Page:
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SER MON IV.
THE MISERY FROM WHICH CHRIST SAVES
1 TIMOTHY i. 15.
This is a faithful saying, and worthy of all ac
ceptation, that Christ Jesus came into the world to save sinners.
“ BEHOLD the fire and the wood : but where is the lamb for a burnt offering ?”
My son, God will provide himself a lamb for a burnt offering.” - Ages rolled away after this prophecy was given. Abraham and Isaac returned from the mount where they had foreshadowed the love of the eternal Father, and the obedience of the only-begotten Son. One patriarch after another was, moreover, gathered unto his people. Isaac and Ishmael buried Abraham : Esau and Jacob buried Isaac : Jacob yielded up the ghost : and afterwards Joseph died, and all his brethren, and all that generation. Still, however, the answer of
faithful Abraham was echoed on,-'God will provide himself a lamb!' It was the language of pious exultation ; it was the unceasing voice of prophecy ; it was the substance of all the multiplied types and shadows contained in the Jewish ordinances. The altar of the tabernacle, while it journeyed slowly and painfully through the wilderness, repeated, from stage to stage, the uninterrupted promise,— God will provide himself a lamb:' and the more stately altar at Jerusalem, while it smoked with its thousands of victims, and was surrounded by its multitudes of worshippers, cried with a clearer and a louder voice,-in the midst of the courts of the Lord's house it continually cried, - God will provide himself a lamb ! And, at last, came one who was greater than a prophet : there was the voice of one crying in the wilderness, —“ Behold the Lamb of God, which taketh
the sins of the world !” He whose day Abraham beheld afar off, he whom Moses foreshadowed, and Isaiah foretold, and the Baptist pointed out, is the subject of that faithful saying, and worthy of all acceptation, , « Christ Jesus came into the world to save sin
May God, the Holy Spirit, enable us to receive this saying by faith in our hearts; and thus to become partakers of the salvation which our blessed Redeemer has wrought for us !
Many and various are the aspects under which we may consider the work of Christian redemption, and may
learn to estimate its value. At present, we confine our attention to this one inquiry, What is the ruin, what is the ultimate misery, from which Christ saves us? What, as far as may be learnt from Scripture, will be the unhappiness of a sinful creature who shall depart into the eternal world without having been made partaker of the great salvation of the gospel ?
I. When a sinner shall have been cast into outer darkness, we have reason to believe that one part of his misery will consist in a lively sense and perception of the happiness he will have lost. The rich man in the parable lifted up
eyes, and beheld Abraham afar off; and Abraham afterwards reminded him that between them there was a great gulf fixed. And by this it is intimated that the condemned soul will perceive itself to be shut out from the joys of heaven.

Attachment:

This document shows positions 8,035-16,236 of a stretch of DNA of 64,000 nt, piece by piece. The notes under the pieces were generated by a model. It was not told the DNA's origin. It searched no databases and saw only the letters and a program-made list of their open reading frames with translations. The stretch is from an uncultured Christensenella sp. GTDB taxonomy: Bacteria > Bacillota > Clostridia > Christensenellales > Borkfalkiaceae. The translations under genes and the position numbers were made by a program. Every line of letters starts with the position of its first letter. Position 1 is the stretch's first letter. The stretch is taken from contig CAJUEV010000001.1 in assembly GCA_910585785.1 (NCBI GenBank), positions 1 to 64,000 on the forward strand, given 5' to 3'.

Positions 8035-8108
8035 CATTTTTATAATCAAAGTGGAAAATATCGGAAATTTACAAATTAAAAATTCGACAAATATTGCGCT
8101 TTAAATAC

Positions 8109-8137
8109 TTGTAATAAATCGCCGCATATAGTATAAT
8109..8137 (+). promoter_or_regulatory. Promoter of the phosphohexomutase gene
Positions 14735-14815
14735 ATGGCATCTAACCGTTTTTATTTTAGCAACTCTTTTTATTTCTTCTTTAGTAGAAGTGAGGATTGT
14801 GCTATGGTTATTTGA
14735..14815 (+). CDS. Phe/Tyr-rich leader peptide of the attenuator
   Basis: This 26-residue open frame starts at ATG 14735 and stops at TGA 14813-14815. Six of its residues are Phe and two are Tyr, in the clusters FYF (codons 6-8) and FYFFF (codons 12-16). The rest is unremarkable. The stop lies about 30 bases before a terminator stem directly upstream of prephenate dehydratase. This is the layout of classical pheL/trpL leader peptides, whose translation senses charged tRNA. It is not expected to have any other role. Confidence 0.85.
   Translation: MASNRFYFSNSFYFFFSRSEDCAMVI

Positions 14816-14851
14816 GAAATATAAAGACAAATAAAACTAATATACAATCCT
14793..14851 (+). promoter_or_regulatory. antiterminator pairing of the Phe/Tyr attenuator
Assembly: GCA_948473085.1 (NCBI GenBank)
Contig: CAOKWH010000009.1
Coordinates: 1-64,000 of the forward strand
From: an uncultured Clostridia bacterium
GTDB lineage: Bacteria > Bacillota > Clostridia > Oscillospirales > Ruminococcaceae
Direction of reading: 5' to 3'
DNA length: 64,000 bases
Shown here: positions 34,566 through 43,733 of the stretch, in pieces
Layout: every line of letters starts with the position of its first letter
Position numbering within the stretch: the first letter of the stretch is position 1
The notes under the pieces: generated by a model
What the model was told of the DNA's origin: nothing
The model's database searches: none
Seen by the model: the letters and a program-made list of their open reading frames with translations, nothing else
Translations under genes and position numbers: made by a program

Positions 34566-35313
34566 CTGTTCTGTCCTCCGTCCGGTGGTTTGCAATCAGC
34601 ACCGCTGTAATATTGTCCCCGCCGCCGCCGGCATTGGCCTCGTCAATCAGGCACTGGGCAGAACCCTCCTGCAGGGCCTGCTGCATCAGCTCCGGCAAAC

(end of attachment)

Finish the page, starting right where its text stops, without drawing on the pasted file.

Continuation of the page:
Now, it is evident that there are persons to whom this calamity must, at present, appear as but a trifle. The happiness of another life is the prize which is held forth at the end of the Christian course ; and yet there are many men who refuse to labour for the attainment of it. To them, the things that are seen appear to possess an importance which does not belong to them ; while they regard the things that are not seen with comparative indifference. Let then the joys of heaven be lost, and, if they are no better than they are too often supposed to be, the loss will involve no great affliction. The pain of such a privation, it may be thought, will be easily endured. But, we must remember that hereafter all false calculations will be destroyed. The veil which a man's bad passions and corrupt desires may have drawn before celestial things will one day be torn asunder and removed. Heaven will burst upon the view of him who shall have lost it, not such as his careless reflections, or his weak imagination, had formerly depicted ;--but it will burst
upon his view, and appear before him for ever, such as it is and such as it will be,-the region of a happiness and a glory which the outcast will discover only to envy, and which his heart will conceive only to despair of. He will see the marriage-supper of the Lamb, and he will behold multitudes from the east and from the west partaking with Abraham and Isaac and Jacob of the heavenly banquet ;—and dark and harrowing will be the thought, that himself is everlastingly shut out.
II. But this is not the whole even of the pain
of privation. Exclusion from heaven will be attended with separation from God. Depart from me, ye cursed.” --Here again I must explain how separation from God can be a source of misery. An unholy man seems even to desire such a separation; he says in his heart, · Depart from me, O God:' and while he refuses to draw nigh unto his Maker, it can give him no pain to be told that he will remain at a distance for ever. But, again let it be remembered that we are not speaking of now, but of hereafter. Now, indeed, the darkness of the understanding and the depravity of the will, for the most part, go together; and the man who is living without God in the world knows not, or thinks not, of the happiness which none but God can give. Hereafter, however, it will not be so; the will may continue to be depraved, but the understanding will be enlightened ; and, though the sinner may continue to hate his God and to flee from him, he will yet feelingly know that in his favour alone happiness and life are found. He will know that to be separated from God is to endure a loss as great as God himself is great. He will perceive that the reciprocal love of God and his creatures is to those creatures the source of all their blessedness; and, at the same time, he will feel it to be utterly impossible that himself should